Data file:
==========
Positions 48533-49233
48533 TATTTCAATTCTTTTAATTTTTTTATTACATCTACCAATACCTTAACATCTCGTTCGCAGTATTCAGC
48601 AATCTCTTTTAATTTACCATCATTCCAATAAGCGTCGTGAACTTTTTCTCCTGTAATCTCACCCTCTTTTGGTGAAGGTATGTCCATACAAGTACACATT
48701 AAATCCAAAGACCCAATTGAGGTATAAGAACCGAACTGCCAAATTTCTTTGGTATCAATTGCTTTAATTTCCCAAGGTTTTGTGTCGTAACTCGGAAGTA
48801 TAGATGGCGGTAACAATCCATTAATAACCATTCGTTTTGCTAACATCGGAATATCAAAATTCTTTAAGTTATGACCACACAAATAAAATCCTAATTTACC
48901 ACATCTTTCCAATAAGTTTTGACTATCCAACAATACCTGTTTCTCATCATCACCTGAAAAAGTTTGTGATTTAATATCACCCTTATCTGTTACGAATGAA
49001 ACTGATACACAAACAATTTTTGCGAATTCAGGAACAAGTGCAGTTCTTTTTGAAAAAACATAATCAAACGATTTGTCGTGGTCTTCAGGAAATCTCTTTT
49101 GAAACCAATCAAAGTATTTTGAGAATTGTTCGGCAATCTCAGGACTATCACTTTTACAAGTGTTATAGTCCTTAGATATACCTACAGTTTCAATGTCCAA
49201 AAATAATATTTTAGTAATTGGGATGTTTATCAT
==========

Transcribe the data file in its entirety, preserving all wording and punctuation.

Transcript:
Positions 48533-49233
48533 TATTTCAATTCTTTTAATTTTTTTATTACATCTACCAATACCTTAACATCTCGTTCGCAGTATTCAGC
48601 AATCTCTTTTAATTTACCATCATTCCAATAAGCGTCGTGAACTTTTTCTCCTGTAATCTCACCCTCTTTTGGTGAAGGTATGTCCATACAAGTACACATT
48701 AAATCCAAAGACCCAATTGAGGTATAAGAACCGAACTGCCAAATTTCTTTGGTATCAATTGCTTTAATTTCCCAAGGTTTTGTGTCGTAACTCGGAAGTA
48801 TAGATGGCGGTAACAATCCATTAATAACCATTCGTTTTGCTAACATCGGAATATCAAAATTCTTTAAGTTATGACCACACAAATAAAATCCTAATTTACC
48901 ACATCTTTCCAATAAGTTTTGACTATCCAACAATACCTGTTTCTCATCATCACCTGAAAAAGTTTGTGATTTAATATCACCCTTATCTGTTACGAATGAA
49001 ACTGATACACAAACAATTTTTGCGAATTCAGGAACAAGTGCAGTTCTTTTTGAAAAAACATAATCAAACGATTTGTCGTGGTCTTCAGGAAATCTCTTTT
49101 GAAACCAATCAAAGTATTTTGAGAATTGTTCGGCAATCTCAGGACTATCACTTTTACAAGTGTTATAGTCCTTAGATATACCTACAGTTTCAATGTCCAA
49201 AAATAATATTTTAGTAATTGGGATGTTTATCAT